Some might describe children with autism as being easily distracted, obsessive and compulsive. What if instead, they were described as easily fascinated, tenacious and thorough? Our daughter Ava is taking karate lessons and is very thorough in demonstrating all of the moves she has learned to date. She is not obsessed, just focused on something new and proud to show off her acquired skills. This can even apply to your own children or grandchildren, whether or not they have autism. For example, our neuro-typical son Jake is extremely inquisitive, but others might view him as nosy with all of his follow-up questions. Sometimes it can just be a matter of perspective on how we interpret our child’s personality traits on whether or not it is a positive or negative characteristic. Below are more examples from educator and author Jack Taulbee from “The Special Needs Child Series” on adjectives we might consider using to reframe our thinking on how we view our children and others:
Charismatic Vs. Emotional
Convincing Vs. Controlling
Determined Vs. Obstinate
Confident Vs. Opinionated
Energetic Vs. Hyperactive
Selective Vs. Isolated
Innocent Vs. Immature
Powerfully Vivid Vs. Dramatic
Creative Vs. Disorganized
Independent Vs. Oppositional
With this new mindset, we can hopefully develop a better understanding for those that are different from us and display more acts of loving-kindness or chesed. Try encouraging creativity in your child by letting them choose their own outfit for the day, even if they don’t match. Take a photo of them and applaud their efforts. Or try inviting your child’s friend and their autistic sibling over for a play date and set up a fun activity they might all enjoy doing together. Take photos and print out copies so they can post at home.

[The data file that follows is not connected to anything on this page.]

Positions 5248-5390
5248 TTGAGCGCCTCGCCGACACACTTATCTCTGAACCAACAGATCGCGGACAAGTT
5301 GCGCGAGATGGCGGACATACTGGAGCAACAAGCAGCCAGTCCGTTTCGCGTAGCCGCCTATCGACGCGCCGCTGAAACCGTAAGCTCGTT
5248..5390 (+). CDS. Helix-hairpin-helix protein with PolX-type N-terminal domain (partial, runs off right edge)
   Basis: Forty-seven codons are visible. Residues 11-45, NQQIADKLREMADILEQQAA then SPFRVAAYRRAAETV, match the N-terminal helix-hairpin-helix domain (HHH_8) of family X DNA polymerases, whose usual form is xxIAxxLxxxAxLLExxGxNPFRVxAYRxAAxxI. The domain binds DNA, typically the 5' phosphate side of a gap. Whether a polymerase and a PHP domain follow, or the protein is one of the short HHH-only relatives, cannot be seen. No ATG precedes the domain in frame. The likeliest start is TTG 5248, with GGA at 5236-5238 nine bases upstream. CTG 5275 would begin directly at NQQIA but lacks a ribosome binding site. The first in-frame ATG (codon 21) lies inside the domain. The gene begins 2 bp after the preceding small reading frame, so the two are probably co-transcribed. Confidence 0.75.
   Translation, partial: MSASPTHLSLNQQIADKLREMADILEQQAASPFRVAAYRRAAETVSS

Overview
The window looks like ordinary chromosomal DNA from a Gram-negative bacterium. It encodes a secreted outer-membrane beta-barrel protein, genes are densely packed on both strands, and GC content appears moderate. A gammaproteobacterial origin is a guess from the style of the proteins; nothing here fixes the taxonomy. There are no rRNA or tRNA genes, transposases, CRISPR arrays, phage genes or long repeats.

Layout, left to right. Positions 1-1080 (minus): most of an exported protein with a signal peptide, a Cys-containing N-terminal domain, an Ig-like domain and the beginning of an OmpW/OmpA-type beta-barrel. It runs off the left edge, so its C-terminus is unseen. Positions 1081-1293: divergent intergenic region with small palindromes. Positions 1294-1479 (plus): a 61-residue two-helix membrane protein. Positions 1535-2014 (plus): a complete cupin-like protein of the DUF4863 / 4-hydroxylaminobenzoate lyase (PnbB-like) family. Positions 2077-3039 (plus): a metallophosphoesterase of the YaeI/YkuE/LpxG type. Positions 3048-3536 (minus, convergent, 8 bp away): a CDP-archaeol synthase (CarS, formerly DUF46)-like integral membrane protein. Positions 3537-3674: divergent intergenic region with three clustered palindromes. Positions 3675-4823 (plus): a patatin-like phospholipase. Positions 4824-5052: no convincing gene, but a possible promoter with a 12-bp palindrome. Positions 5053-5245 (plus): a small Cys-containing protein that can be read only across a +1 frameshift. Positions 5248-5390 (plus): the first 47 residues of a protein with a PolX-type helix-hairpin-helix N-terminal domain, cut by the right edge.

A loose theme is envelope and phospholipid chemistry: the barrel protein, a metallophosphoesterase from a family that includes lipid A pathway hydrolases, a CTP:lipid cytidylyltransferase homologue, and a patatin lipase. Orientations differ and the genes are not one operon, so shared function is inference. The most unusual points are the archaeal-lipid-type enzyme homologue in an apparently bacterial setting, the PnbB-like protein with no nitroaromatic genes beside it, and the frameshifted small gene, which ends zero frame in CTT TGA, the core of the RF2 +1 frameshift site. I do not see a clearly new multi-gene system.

Appreciating differences is something we should encourage in all our children by being mindful of labels we might be attaching to them and others. Showing love and compassion to those that are different from us is one of the highest forms of kindness.
Advocacy For Autism hosts monthly support group meetings at Temple Beth Israel in Pomona. The next meeting is on Monday, February 6 from 7-8:30 p.m. Mr. Chris Grant, an Emergency Management Specialist, will lead a free training to provide families with the basic knowledge needed to be prepared for, and respond to, emergencies and disasters at home, in the workplace and anywhere else there may be an emergency. _
Nicole Aptekar is a parent, advocate and founder of Advocacy For Autism. She is active in several non-profit organizations focused on autism, including Autism Society of Inland Empire. She is also active in her temple community, Temple Beth Israel Pomona, where she serves on the Board of Trustees. Nicole, her husband, Jeff, and their triplets live in Chino Hills, Calif. For a calendar of upcoming meetings and workshops, please visit www.advocacyforautism.com.